iPhone GPS, Speakers, and Apps

In deliberating about purchasing the iPad I took the time to think through use cases, considering when and how I use technology on the road, when researching, and in the classroom. Looking backwards rather than forwards I thought I would share with you some of the ways in which I use my iPhone and the gadgets and apps that make it more useful for me.


A while ago I posted my rather inexpensive solution for an iPod clock radio, the Griffin AirCurve ($14.99 at Amazon) and I purchased the iHome iP99BR clock radio/boom box for my daughter’s iPod Touch and she loves it. When, thanks to many of you purchasing items like the AirCurve through my Amazon account, I had some dollars to spend at Amazon I decided to get some portable speakers for use around the house. I chose the Altec Lansing inMotion SoundBlade. This is an 2.5″ thin Bluetooth A2DP (i.e., stereo) speaker/speakerphone for $50. Audiophiles might find the sound lacking, but it is a great solution for most. The sound fills the bedroom and kitchen nicely and the speakerphone features works great!

One tip my brother pointed out to me is using them in the bathroom (something I haven’t done yet). It seems an Apple Genius told him that often people have “water damage” on their iPhone because they plug it into speakers in their bathroom. While the iPhone doesn’t actually get wet, the humidity in the room triggers the water detector in the phone and thus voids the warranty. Being a Bluetooth speaker system your iPhone (or iPod Touch) can be in the room next door while the speakers are in the bathroom, flooding you with your tunes or favorite podcast.

The next purchase was for my wife’s car. There is talk (again) that PA will institute a law requiring handsfree talking on cell phones and my wife doesn’t like earpieces. So I considered another Bluetooth speakerphone solution, the Jabra SP5050 Bluetooth Car Speakerphone. I was able to pick it up for $30 (although it is showing for $67 now) which is quite inexpensive for a handsfree solution. It has worked quite well for my wife but one tip: when first connecting hold down the main button on the Jabra for 7 seconds to put it into connect mode. (You will think it is that mode after just a few seconds, but hold it longer.) After that the only thing you have to remember is to turn it off when you get home, otherwise your car is answering your phone when you are in the house. 😉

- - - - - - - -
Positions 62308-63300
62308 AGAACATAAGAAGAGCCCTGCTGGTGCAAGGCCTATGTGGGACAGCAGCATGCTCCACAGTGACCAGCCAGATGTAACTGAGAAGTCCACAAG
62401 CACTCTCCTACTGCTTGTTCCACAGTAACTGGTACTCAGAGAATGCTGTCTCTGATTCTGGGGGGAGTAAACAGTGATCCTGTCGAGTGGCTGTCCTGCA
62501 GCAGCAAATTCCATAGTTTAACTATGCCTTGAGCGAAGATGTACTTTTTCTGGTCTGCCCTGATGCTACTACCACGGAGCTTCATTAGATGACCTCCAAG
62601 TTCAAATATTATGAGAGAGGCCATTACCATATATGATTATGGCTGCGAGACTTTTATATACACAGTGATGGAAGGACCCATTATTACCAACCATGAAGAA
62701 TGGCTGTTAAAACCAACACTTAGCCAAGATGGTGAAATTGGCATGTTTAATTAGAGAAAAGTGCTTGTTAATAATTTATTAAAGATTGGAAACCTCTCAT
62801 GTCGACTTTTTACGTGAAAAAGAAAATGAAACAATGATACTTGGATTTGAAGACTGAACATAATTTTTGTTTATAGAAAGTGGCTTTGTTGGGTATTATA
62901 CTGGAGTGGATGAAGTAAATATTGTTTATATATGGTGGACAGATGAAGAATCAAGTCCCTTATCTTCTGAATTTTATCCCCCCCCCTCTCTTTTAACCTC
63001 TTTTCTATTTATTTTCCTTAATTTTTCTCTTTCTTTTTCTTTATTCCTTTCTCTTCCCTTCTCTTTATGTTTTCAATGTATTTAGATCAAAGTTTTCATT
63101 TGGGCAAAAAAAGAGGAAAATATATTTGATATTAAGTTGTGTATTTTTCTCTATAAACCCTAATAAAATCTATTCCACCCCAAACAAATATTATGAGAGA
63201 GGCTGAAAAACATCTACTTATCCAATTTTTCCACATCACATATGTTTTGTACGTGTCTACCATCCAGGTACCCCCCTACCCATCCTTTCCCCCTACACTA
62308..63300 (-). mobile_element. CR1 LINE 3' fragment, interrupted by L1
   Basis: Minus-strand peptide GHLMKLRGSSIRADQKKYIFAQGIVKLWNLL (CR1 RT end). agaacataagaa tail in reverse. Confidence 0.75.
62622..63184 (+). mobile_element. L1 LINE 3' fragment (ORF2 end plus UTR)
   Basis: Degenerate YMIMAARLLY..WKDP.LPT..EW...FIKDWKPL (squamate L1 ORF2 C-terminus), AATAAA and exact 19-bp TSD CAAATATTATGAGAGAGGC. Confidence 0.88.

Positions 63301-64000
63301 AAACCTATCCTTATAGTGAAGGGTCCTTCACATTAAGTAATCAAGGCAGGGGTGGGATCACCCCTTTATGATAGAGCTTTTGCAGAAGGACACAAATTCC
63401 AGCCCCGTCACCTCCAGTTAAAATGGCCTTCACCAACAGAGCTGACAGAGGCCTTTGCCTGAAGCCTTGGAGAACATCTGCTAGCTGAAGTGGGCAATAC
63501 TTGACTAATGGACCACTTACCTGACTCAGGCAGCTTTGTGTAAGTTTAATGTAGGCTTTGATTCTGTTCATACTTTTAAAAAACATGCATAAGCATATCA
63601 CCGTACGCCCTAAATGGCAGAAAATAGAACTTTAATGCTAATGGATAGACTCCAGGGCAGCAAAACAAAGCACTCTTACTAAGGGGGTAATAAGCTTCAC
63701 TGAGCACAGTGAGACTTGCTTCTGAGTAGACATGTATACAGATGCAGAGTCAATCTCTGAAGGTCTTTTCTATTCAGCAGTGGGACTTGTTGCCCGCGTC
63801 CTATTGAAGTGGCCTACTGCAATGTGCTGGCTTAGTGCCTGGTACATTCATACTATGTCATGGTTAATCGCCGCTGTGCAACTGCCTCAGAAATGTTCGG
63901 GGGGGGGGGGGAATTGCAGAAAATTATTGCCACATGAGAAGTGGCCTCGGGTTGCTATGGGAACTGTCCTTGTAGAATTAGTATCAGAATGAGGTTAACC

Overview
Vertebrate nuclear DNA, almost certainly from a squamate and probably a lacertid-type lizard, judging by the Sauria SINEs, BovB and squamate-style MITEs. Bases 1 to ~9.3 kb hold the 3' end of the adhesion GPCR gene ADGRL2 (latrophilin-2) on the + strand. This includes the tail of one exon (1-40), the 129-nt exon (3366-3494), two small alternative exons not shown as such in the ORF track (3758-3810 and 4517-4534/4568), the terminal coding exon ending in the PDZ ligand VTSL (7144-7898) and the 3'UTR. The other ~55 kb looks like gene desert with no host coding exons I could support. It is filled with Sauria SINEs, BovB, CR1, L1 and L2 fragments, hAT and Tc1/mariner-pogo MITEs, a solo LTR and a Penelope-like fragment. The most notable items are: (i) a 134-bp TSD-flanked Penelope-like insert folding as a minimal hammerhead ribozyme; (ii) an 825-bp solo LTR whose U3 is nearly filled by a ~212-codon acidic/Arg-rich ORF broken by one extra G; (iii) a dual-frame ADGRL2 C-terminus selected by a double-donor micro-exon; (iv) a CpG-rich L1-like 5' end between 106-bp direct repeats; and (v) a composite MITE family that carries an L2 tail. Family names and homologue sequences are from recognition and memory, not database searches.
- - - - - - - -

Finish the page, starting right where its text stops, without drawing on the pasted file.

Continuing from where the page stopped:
TomTom is GoGo!

I travel a fair amount and our TomTom device is now over three years old. Carrying an extra device is also a nuisance, especially when I am flying to a destination and then getting in a rental car for a couple of days. So I finally purchased the TomTom USA app for the iPhone ($59.99). I can’t speak highly enough about this app, but I did my best on this week’s Real Tech Podcast, episode 30. It integrates beautifully with the iPhone’s Contacts and iPod, even stopping or fading the music while giving you directions. The latest version also brings Google search ability and, for a fee, traffic notification.

To place the map at eye level I also purchased a simple window mount, the Griffin WindowSeat. You can find it from $9-15 and it has holders for the 1 Gen iPhone, iPod Touch, and iPhone 3G/S. You do have to take your phone out of its case to put it in the holder, which would get annoying for short trips, but when you settle in for a long drive it takes just a few minutes to get it up and running. Combine that with the Griffin AutoPilot for iPod which will charge your phone, provide aux out, and controls for play/pause/next and you have a nice tidy system.

One tip: Several reviewers on Amazon complained that the WindowSeat doesn’t stay affixed properly to the windshield. The trick is…to follow the instructions, turn the base ring ONLY a quarter of a turn in order to get it to adhere.

So a bit of insight into how I use my iPhone. In another post shortly I will share what podcasts I listen to regularly and I hope that you will share yours as well. Some of the best programs I listen to were recommended to me so I look forward to finding out about new (to me) programs.

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